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Social Media Holds an Ugly Truth

Amanda Lee, Editor-In-Chief

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It is safe to say that social media is the biggest wave of the 21st century. In fact, 75 percent of teenagers in America currently have profiles on social networking sites (Common Sense Media). Although social media allows us to connect with others and share a part of our lives, there are many negative effects that have a strong influence on people today. Twitter, Instagram, Facebook, and Snapchat holds millions of users and hosts more people every day. Teenagers rely on these platforms for entertainment and communication. Today it is easy to see the youngest generation on advanced devices such as smartphones and tablets. But, some signs are telling us that this strong weighted dependence on social media is getting out of hand.

Social media distracts us from meaningful interactions with people, often promotes misrepresentation, and is even linked to mental health issues. According to Cornell University’s Steven Strogatz, “social media sites can make it more difficult for us to distinguish between the meaningful relationships we foster in the real world, and the numerous casual relationships formed through social media.” It gives us a false sense of connection as we invest so much time and energy into something on a device.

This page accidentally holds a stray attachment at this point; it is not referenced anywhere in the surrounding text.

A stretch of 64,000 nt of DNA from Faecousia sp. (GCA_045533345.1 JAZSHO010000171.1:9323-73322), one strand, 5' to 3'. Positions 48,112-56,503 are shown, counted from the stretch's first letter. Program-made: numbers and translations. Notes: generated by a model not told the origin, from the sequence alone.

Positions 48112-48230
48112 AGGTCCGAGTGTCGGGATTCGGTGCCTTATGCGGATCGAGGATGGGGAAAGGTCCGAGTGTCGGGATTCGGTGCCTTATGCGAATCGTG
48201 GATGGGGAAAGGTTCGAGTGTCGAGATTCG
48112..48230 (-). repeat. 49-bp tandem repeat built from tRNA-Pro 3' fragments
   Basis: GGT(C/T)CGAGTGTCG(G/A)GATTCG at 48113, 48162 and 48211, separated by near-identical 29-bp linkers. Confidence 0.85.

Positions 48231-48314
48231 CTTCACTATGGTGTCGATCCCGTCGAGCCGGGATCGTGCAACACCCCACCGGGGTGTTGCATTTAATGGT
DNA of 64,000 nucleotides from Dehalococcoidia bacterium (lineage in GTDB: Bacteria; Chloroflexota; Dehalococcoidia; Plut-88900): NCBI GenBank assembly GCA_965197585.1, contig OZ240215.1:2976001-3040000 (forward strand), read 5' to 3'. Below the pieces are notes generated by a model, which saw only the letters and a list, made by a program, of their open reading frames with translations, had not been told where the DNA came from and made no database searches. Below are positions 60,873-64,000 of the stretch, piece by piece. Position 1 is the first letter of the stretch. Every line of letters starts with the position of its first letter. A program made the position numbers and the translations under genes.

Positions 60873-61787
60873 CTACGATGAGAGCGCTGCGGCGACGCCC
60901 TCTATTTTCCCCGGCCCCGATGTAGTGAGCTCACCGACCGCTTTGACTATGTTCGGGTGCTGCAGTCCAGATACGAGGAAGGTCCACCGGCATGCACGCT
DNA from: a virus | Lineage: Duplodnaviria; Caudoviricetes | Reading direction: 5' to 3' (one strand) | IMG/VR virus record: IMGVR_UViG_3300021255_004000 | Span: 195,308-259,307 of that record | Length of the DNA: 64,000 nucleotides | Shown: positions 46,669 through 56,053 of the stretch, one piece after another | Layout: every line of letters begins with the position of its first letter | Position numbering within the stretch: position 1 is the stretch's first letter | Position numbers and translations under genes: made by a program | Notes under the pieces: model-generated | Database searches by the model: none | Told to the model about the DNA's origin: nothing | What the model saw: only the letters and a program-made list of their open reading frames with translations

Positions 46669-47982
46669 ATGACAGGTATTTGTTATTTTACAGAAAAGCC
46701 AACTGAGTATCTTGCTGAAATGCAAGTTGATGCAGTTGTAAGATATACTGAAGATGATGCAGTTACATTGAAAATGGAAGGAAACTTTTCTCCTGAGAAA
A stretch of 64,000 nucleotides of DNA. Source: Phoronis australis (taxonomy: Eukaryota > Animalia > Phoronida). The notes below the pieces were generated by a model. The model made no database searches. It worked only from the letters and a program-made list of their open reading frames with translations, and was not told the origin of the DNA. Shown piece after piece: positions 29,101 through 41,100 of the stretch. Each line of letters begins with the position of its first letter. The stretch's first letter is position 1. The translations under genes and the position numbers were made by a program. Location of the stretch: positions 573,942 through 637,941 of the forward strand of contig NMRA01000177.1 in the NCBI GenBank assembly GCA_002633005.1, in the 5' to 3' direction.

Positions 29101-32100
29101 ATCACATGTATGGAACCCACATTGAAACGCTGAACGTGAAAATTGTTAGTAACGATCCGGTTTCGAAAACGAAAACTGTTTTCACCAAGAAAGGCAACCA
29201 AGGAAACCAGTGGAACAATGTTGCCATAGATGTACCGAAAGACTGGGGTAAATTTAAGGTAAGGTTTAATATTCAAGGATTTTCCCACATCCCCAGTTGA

Pop-ups, tabloids, and ads that show up on various mediums of media also often misrepresent and objectify women, forcing unrealistic expectations in our minds.

All of this can lead to an increase in stress, loss of sleep, anxiety, and depression. Investing too much energy into social media can directly affect our health, and this is something most people overlook.

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Social Media Holds an Ugly Truth